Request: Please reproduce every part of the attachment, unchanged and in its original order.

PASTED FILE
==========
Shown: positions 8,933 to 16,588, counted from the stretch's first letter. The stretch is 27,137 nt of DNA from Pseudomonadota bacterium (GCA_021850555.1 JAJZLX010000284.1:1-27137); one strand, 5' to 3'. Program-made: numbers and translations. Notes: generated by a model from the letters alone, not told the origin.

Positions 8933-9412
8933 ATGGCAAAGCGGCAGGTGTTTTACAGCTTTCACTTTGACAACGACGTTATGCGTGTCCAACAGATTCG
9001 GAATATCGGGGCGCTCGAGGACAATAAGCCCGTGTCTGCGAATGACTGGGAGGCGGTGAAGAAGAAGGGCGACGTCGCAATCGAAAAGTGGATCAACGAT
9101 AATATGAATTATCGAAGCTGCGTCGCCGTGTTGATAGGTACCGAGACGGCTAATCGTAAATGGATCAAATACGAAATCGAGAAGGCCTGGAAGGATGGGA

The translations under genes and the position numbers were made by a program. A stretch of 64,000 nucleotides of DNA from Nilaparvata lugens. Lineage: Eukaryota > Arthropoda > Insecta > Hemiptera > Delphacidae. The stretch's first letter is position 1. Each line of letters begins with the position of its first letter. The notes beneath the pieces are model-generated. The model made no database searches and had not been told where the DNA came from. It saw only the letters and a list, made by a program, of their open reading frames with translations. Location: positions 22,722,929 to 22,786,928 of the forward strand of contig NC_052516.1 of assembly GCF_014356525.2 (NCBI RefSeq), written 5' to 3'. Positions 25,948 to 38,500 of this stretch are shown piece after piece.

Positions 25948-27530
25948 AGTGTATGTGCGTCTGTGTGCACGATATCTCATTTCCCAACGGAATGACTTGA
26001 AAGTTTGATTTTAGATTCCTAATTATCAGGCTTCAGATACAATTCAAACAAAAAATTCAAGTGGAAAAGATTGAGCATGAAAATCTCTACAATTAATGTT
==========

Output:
Shown: positions 8,933 to 16,588, counted from the stretch's first letter. The stretch is 27,137 nt of DNA from Pseudomonadota bacterium (GCA_021850555.1 JAJZLX010000284.1:1-27137); one strand, 5' to 3'. Program-made: numbers and translations. Notes: generated by a model from the letters alone, not told the origin.

Positions 8933-9412
8933 ATGGCAAAGCGGCAGGTGTTTTACAGCTTTCACTTTGACAACGACGTTATGCGTGTCCAACAGATTCG
9001 GAATATCGGGGCGCTCGAGGACAATAAGCCCGTGTCTGCGAATGACTGGGAGGCGGTGAAGAAGAAGGGCGACGTCGCAATCGAAAAGTGGATCAACGAT
9101 AATATGAATTATCGAAGCTGCGTCGCCGTGTTGATAGGTACCGAGACGGCTAATCGTAAATGGATCAAATACGAAATCGAGAAGGCCTGGAAGGATGGGA

The translations under genes and the position numbers were made by a program. A stretch of 64,000 nucleotides of DNA from Nilaparvata lugens. Lineage: Eukaryota > Arthropoda > Insecta > Hemiptera > Delphacidae. The stretch's first letter is position 1. Each line of letters begins with the position of its first letter. The notes beneath the pieces are model-generated. The model made no database searches and had not been told where the DNA came from. It saw only the letters and a list, made by a program, of their open reading frames with translations. Location: positions 22,722,929 to 22,786,928 of the forward strand of contig NC_052516.1 of assembly GCF_014356525.2 (NCBI RefSeq), written 5' to 3'. Positions 25,948 to 38,500 of this stretch are shown piece after piece.

Positions 25948-27530
25948 AGTGTATGTGCGTCTGTGTGCACGATATCTCATTTCCCAACGGAATGACTTGA
26001 AAGTTTGATTTTAGATTCCTAATTATCAGGCTTCAGATACAATTCAAACAAAAAATTCAAGTGGAAAAGATTGAGCATGAAAATCTCTACAATTAATGTT